Americans are increasingly becoming more obese and medically recommended diets just have not worked for the majority of people. Dieting may result in a few lost pounds, but it often causes a loss of energy that consequentially encourages overeating and weight gain. This is the familiar “yo-yo” effect of dieting which frequently frustrates long-term weight loss.
So, what is really causing the increase in obesity? As it turns out, one common biological factor has an indisputably dominant role: the hormone insulin. It is known that excess insulin treatment for diabetes will cause weight gain, and insulin deficiency will cause weight loss. Many popular foods we eat contain highly refined and rapidly digestible carbohydrates, which produce high amounts of insulin.
The increasing amount and processing of carbohydrates in the American diet has increased insulin levels, put fat cells into storage overdrive and elicited obesity-promoting biological responses in a large number of people.
We consume many processed foods in place of fats that have been the main target of calorie reduction in most diets, since fat has about twice the calories of carbohydrates. The highly processed products such as refined grains, concentrated sugar and potato products are a large contributor to the imbalance of our diets and need to be considered in the goal of achieving a healthy weight. Portion and calorie control rarely work, as evidenced by the obesity epidemic, and therefore, what we eat may have a greater chance of providing success when dieting.
Acutely, reducing dietary glycemic load in a diet may elicit hormonal changes that improve the availability of metabolic fuels in the late postprandial period, and thereby decrease hunger and voluntary food intake.
Recent research compared results from three different diets: low fat, low glycemic and low carbohydrate. The low-fat diet produced negative changes in energy expenditure and with predicted weight regain, was least effective. In contrast, the very low-carbohydrate diet had the most beneficial effects on energy expenditure but this restrictive regimen is very difficult to maintain for any length of time to be practical as a long-term plan. The low–glycemic index diet appears to have similar, although smaller, positive metabolic benefits to the very low-carbohydrate diet but is easier to continue.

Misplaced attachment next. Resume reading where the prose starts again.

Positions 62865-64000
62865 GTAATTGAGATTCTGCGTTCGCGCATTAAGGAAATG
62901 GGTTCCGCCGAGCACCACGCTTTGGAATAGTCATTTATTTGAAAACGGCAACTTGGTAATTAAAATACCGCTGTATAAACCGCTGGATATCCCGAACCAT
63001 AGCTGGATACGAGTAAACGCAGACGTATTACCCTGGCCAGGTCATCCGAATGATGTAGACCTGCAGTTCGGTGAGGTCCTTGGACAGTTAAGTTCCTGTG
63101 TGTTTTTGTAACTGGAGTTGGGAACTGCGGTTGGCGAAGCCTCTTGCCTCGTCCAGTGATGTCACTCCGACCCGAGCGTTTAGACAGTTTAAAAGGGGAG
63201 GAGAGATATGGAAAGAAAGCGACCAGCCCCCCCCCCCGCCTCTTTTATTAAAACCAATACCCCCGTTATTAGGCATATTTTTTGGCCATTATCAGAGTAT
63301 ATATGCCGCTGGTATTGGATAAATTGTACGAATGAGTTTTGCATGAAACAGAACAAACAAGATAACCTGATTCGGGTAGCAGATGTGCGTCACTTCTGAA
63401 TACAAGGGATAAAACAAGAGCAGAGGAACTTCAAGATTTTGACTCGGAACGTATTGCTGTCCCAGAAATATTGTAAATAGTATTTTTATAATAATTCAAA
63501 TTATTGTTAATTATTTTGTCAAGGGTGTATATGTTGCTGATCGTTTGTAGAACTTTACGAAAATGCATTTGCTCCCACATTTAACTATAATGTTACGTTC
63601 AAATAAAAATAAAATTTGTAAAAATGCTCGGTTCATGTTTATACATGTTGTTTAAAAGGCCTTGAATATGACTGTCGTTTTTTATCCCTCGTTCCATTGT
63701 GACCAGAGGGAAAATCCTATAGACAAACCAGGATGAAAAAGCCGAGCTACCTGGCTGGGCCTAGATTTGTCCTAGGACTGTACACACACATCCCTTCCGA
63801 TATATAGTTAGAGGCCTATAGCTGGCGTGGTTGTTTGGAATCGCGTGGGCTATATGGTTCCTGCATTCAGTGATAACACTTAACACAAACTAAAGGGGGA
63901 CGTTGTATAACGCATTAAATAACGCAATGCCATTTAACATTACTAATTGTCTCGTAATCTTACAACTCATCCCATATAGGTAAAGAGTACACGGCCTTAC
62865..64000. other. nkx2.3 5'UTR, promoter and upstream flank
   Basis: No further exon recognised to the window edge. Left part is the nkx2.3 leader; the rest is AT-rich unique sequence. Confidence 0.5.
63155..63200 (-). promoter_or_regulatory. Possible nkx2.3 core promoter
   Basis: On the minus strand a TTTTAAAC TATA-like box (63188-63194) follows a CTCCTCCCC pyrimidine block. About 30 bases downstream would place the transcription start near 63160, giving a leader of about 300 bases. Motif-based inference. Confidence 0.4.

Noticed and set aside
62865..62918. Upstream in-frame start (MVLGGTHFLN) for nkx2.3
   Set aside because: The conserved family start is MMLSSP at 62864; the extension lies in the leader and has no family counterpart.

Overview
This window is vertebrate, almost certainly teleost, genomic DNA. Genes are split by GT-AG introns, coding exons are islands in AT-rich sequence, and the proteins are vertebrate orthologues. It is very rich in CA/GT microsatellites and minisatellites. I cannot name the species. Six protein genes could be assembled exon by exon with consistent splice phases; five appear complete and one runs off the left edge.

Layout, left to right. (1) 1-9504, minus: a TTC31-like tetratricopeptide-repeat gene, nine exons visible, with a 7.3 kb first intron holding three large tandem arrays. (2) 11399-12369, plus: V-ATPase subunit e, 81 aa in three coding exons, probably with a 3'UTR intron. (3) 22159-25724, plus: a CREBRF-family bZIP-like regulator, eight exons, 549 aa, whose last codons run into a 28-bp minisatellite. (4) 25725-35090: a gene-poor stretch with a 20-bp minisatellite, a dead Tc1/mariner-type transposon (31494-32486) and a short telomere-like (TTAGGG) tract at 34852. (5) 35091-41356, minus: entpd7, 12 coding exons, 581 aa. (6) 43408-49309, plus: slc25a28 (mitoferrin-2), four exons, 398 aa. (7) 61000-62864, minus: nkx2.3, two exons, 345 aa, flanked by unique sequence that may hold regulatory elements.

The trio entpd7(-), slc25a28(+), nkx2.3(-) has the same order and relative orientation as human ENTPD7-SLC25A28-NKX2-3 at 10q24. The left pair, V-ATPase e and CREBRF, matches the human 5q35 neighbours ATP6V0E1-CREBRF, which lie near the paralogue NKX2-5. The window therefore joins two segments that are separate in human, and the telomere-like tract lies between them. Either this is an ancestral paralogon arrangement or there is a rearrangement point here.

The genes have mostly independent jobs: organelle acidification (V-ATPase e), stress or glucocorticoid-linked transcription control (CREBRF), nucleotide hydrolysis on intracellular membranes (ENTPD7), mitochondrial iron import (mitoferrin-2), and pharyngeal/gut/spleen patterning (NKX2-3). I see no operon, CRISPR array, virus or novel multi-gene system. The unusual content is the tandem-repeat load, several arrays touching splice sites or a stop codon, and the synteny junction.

These findings suggest that a strategy to reduce glycemic load rather than dietary fat may be helpful for accomplishing weight-loss, including maintenance and prevention of related co-occurring diseases. Successful weight-loss maintenance will require behavioral interventions to facilitate long-term dietary adherence to promote effective weight loss.
Achieving healthy weight goals is possible with an evidence-based approach. Trained professionals can help address possible underlying issues and provide education to promote mental and physical health while working on diet changes. Treating the mind, body and spirit are all essential to total health.
Constance Scharff is the Senior Addiction Research Fellow and Director of Addiction Research for Cliffside Malibu. She is also the coauthor of the Amazon.com bestselling book Ending Addiction for Good with Richard Taite.